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Chain of corruption

Noynoy’s father, former senator Benigno Ninoy Aquino Jr., had promised Malaysia in 1983 that the Philippines would drop its claim over Sabah in exchange for its support.

TEB

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Right after the catastrophic incursion of the Royal Sulu Army into Lahad Datu in 2013 to enforce the Sulu Sultanate’s historic claim on Sabah, a certain Datu Khudar S.J., who claimed to have a direct lineage to the Sulu royal family, said he was dropping the claim.

The datu said his forefather negotiated the lease of Sabah with the British government, and that he had the support of powerful Filipinos, one of which he referred to as Maruas.

The self-proclaimed Sulu datu suddenly turned up in Malaysia after the death of Sultan Esmail Kiram II, who was one of the supposed claimants of the Sulu throne.

The Malaysians with the help of Maruas were apparently in search of an assurance that another Sabah intrusion will not happen.

The sudden presence of Datu Khudar and Maruas, whose name was a homophone of the 2016 anointed of President Noynoy Aquino, also came amid the strong push for the Bangsamoro Basic Law, which the Duterte administration drastically revised since it was patently unconstitutional, as it would have handed a substate to the Moro Islamic Liberation Front.

The mention of “Maruas” becomes significant since it pointed to the likely treasonous effort of dropping the claim, which historical documents support.

Also, then Malaysian Prime Minister Najib Razak, who has been recently convicted of corruption, would give anything to resolve the Sabah problem under his term similar to the desperation of Noynoy in forging a Bangsamoro agreement as his supposed legacy.

There were also talks of “gold” and assistance to set up an independent monarchy in the renewed Malaysian political offensive.

The Sulu datu appears to be extremely confident that he would get backing from Maruas once the proposals for an independent monarchy were presented on the table.

Later on, a controversy arose from a note verbale of then Department of Foreign Affairs (DFA) Secretary Albert del Rosario issued to Malaysia, supposedly downgrading the country’s Sabah claim in exchange for Malaysia’s support to the arbitration case against China over the disputed West Philippine Sea before the United Nations.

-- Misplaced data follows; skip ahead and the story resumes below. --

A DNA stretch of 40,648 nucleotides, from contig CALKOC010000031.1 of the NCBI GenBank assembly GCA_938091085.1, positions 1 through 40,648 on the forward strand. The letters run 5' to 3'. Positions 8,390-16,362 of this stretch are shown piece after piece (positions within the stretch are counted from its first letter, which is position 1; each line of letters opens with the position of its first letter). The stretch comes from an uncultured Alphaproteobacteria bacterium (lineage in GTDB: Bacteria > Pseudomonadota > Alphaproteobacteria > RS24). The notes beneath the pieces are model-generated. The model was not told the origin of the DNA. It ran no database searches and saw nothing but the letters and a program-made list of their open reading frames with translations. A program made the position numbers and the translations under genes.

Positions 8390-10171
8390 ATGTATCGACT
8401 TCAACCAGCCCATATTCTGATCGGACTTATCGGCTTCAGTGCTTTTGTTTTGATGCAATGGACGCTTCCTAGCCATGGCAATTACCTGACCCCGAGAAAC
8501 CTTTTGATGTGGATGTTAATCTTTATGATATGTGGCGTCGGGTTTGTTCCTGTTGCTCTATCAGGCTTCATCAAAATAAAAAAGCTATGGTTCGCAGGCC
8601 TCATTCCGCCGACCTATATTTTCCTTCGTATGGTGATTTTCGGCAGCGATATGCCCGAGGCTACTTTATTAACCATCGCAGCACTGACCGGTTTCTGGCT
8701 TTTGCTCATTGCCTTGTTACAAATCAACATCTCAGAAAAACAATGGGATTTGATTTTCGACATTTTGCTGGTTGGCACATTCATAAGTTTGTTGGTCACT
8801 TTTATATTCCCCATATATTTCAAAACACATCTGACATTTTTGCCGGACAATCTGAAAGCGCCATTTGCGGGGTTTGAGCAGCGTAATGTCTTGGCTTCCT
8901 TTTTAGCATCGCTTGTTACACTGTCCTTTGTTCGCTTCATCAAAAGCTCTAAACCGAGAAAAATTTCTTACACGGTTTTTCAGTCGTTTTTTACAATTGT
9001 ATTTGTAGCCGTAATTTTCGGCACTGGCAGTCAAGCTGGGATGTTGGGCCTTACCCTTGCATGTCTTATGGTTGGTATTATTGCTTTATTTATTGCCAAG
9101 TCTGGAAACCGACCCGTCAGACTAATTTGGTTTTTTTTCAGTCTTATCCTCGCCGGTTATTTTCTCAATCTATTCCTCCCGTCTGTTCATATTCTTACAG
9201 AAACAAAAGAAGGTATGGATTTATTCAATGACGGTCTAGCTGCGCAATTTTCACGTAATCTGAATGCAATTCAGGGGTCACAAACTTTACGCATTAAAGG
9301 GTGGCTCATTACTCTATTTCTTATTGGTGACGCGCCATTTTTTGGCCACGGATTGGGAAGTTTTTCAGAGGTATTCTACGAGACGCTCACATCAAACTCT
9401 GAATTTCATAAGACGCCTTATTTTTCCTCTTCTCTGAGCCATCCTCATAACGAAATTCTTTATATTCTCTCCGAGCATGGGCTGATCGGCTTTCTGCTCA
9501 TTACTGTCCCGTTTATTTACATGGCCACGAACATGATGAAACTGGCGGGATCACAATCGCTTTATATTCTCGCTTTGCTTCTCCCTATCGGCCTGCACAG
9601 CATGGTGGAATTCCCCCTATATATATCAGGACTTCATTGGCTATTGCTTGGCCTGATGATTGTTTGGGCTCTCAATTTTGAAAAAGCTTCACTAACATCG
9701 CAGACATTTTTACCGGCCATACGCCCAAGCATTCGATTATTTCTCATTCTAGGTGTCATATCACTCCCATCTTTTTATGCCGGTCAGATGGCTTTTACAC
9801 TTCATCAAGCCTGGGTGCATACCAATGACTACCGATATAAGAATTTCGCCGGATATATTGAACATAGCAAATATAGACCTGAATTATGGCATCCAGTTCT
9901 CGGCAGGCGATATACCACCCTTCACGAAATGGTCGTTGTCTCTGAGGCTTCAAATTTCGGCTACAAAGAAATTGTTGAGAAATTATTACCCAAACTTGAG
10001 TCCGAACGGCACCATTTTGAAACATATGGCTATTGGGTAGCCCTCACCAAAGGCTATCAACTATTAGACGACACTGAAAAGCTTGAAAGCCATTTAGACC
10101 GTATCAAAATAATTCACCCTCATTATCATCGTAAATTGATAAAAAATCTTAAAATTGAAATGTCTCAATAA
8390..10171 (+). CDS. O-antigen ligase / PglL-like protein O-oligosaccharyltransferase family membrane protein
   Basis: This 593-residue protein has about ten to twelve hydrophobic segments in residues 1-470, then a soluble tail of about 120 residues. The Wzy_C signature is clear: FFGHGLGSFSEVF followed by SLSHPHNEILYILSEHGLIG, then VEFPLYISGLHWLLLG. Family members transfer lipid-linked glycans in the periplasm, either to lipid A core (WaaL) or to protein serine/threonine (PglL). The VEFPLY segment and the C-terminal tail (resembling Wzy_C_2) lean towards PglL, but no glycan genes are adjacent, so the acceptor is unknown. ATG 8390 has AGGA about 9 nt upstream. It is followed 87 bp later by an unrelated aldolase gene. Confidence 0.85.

After the memorandum was leaked out, the administration of Noynoy disputed the intent of the message sent to the Malaysian embassy, as it said Sabah was not included in the note verbale.

After much noise from some House members, who stated the need to investigate, the supposed inquiry on the contents of the note verbale suddenly died down.

The reason for it was that a virtual gag order happened after the filing of charges against a new batch of accused legislators in the pork barrel scam.

Noynoy had used to the hilt the pork barrel allegations as leverage against members of the House for them to kowtow to his agenda.

It should also be noteworthy that Noynoy’s father, former senator Benigno “Ninoy” Aquino Jr., had promised Malaysia in 1983 that the Philippines would drop its claim over Sabah in exchange for its support in the move to oust strongman Ferdinand Marcos.

The revelation was made by Hermes Dorado, former national territory division head of the DFA, who said Aquino met with then Malaysian Prime Minister Mohammad Mahathir before he went back to the Philippines and was assassinated on 21 August 1983.

Dorado said there was no official record of the supposed meeting between Aquino and Mahathir, but said he “became privy to this bit of intelligence” from former ambassador and retired general Rafael Ileto.

The most significant leaves in the country’s history have Malaysians making Filipino politicians, who are famous for their corrupt ways, play in their hands and, thus, fend off support to any move to reclaim the resource-rich territory of Sabah.

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